1914 Akhtar Hameed Khan, pioneer of Microcredit in developing countries, was born (d. 1999).

1914 – The first large group of men wounded at Gallipoli to return to New Zealand arrived in Wellington on the Willochra.

1914 Hammond Innes, English writer, was born (d. 1998).

1915 – The first large group of Gallipoli wounded to return to New Zealand arrived in Wellington on the Willochra as part of a draft of around 300 men.

First Gallipoli wounded arrive home

1916  In Seattle, Washington, William Boeing and George Conrad Westervelt incorporated Pacific Aero Products (later renamed Boeing).

1918 World War I: the Second Battle of the Marne began near the River Marne with a German attack.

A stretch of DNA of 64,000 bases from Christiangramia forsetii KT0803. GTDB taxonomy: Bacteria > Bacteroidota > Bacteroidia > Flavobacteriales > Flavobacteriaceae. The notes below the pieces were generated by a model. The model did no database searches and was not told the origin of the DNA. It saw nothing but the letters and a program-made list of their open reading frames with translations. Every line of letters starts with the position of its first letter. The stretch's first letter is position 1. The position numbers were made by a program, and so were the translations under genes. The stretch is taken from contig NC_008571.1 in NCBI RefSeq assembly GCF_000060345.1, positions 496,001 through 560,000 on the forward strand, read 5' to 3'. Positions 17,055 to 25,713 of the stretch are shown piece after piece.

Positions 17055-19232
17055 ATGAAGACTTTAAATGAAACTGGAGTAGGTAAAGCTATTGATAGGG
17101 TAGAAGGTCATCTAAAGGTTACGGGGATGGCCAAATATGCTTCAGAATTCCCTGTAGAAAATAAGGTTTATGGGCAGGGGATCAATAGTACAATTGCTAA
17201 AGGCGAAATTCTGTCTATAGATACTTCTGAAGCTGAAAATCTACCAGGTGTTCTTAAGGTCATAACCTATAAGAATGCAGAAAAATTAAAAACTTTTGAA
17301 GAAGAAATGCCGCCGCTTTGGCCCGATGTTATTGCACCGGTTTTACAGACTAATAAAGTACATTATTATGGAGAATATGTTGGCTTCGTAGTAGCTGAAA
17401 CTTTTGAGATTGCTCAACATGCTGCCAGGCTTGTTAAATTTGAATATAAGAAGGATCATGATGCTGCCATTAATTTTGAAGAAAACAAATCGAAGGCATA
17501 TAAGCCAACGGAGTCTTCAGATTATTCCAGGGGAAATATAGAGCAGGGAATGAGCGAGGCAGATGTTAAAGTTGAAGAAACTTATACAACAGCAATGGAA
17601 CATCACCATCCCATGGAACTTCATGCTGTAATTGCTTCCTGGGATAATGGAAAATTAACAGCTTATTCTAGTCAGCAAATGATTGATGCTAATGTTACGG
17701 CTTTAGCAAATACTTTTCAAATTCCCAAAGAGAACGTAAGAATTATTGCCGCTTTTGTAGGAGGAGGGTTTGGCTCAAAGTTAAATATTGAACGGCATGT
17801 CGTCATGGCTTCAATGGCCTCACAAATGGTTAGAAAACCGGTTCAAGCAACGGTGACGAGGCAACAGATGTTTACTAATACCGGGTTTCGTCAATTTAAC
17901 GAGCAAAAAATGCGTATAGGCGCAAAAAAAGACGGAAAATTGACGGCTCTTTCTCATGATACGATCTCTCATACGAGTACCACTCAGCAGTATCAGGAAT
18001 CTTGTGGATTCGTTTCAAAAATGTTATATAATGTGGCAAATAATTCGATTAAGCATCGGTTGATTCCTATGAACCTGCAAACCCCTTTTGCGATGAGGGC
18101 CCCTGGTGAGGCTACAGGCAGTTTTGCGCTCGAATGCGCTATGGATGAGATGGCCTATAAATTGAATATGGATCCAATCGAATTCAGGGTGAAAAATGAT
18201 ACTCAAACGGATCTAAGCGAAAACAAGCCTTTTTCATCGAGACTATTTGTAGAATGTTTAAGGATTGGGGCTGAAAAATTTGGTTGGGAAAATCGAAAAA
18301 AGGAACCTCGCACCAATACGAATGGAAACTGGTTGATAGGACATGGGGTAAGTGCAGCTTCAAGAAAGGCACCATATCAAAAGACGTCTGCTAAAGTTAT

1918 – Joan Roberts, American actress, was born.

1919   Iris Murdoch, Irish writer, was born (d. 1999).

1920 The Polish Parliament establishes Autonomous Silesian Voivodeshipbefore the Polish-German plebiscite.

1926  Leopoldo Galtieri, Argentine dictator, was born (d. 2003).

1927  Massacre of July 15, 1927: 89 protesters were killed by the Austrian police in Vienna.

1929  First weekly radio broadcast of the Mormon Tabernacle Choir radio show, Music and the Spoken Word.

1931 Clive Cussler, American author, was born.

1933 Jack Lovelock’s set a world record for a mile run at Princeton University, beating the old record for the mile, held by Jules Ladoumegue, by almost two seconds. It was dubbed the ‘greatest mile of all time’ byTime Magazine.

Lovelock smashes world mile record

1934 Continental Airlines commenced operations.

1943 Jocelyn Bell Burnell, Irish astrophysicist, was born.

1946 Linda Ronstadt, American singer, was born.